Try to contain your excitement, but GolfDigest.com has released “Five Revelations in The Big Miss,” Hank Haney’s oh-so-totally-juicy tell all about the six years he spent working with Tiger Woods. According to Haney, Tiger seriously considered giving up golf to become a Navy SEAL.
“Tiger was seriously considering becoming a Navy SEAL. I didn’t know how he’d go about it, but when he talked about it, it was clear he had a plan….I thought, Wow, here is Tiger Woods, greatest athlete on the planet, maybe the greatest athlete ever, right in the middle of his prime, basically ready to leave it all behind for a military life.”
Apparently Tiger’s intense, military-like workouts were potentially jeopardizing for his knee:
During four days of special-ops training in Fort Bragg, N.C., “Tiger did two tandem parachute jumps, engaged in hand-to-hand combat exercises, went on four-mile runs wearing combat boots, and did drills in a wind tunnel. Tiger loved it, but his physical therapist, Keith Kleven, went a little crazy worrying about the further damage Tiger might be doing to his left knee…One morning I was in the kitchen when he came back from a long run around Isleworth, and I noticed he was wearing Army boots. Tiger admitted that he’d worn the heavy shoes before on the same route. ‘I beat my best time,’ he said.”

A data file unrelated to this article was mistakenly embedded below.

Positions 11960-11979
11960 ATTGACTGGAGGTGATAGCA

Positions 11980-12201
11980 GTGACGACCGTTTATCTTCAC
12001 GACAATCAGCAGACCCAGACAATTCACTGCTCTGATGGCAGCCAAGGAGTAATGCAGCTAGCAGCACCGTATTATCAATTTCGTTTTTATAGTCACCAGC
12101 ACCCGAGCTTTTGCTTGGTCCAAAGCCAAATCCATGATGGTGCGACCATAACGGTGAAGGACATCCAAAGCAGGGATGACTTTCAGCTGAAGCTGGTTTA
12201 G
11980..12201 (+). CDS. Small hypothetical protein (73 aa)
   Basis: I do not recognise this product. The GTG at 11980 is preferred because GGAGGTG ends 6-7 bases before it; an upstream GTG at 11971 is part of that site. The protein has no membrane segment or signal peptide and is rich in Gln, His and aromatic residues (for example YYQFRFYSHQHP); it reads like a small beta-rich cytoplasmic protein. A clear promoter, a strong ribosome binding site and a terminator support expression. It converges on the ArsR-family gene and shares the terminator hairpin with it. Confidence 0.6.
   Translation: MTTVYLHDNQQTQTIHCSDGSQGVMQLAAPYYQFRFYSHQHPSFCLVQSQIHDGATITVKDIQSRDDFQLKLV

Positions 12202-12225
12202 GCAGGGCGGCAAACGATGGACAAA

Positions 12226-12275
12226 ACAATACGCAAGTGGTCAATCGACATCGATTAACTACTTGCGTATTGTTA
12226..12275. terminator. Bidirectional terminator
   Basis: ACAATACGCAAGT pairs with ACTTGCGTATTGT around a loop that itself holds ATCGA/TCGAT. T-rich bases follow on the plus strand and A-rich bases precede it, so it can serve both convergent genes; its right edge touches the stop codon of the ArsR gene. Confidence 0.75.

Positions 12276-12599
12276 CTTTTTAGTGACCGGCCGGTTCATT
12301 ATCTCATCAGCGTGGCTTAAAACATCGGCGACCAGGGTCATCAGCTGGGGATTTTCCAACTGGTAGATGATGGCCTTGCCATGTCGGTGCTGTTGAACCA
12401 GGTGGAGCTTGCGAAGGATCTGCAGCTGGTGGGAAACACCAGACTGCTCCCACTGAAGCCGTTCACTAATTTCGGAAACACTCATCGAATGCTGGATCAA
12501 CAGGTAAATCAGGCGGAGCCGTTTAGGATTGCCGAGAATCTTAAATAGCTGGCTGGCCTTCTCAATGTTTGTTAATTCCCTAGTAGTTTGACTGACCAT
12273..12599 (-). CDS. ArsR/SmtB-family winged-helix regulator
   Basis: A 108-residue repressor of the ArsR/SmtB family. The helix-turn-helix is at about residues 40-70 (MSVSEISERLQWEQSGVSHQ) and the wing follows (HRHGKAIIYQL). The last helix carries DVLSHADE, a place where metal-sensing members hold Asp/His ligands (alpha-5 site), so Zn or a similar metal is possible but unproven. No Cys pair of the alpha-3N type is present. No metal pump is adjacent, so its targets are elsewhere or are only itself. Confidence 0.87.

Interesting enough, Tom Callahan’s book on Tiger, His Father’s Son, published in 2010, also quotes Haney saying that the 14-time major champ thought about going into service after his father Earl passed away. From a New York Times article dated November 30, 2010:
“When Earl died, I thought there was a strong possibility Tiger was going to give it all up to go in the service,” Haney said.
Tiger was asked to confirm and replied, “I didn’t,” but when he was pressed…
“Well, I’ve always wanted to become a SEAL. That’s something that I told my dad from the very get-go, either I’m going to become a professional golfer or I’m going to become a Navy SEAL.”
So, if I were to nitpick, I’d say this isn’t technically a “revelation.”
“Based on the excerpts published today, Hank Haney’s claim that his book is about golf is clearly false.”
“His armchair psychology about Tiger, on matters he admits they didn’t even discuss, is ridiculous. Because of his father, it’s no secret that Tiger has always had high respect for the military, so for Haney to twist that admiration into something negative is disrespectful.
“The disruptive timing of this book shows that Haney’s self-promotion is more important to him than any other person or tournament. What’s been written violates the trust between a coach and player and someone also once considered a friend.”
The Big Miss is set to be released March 27, a week before the Masters.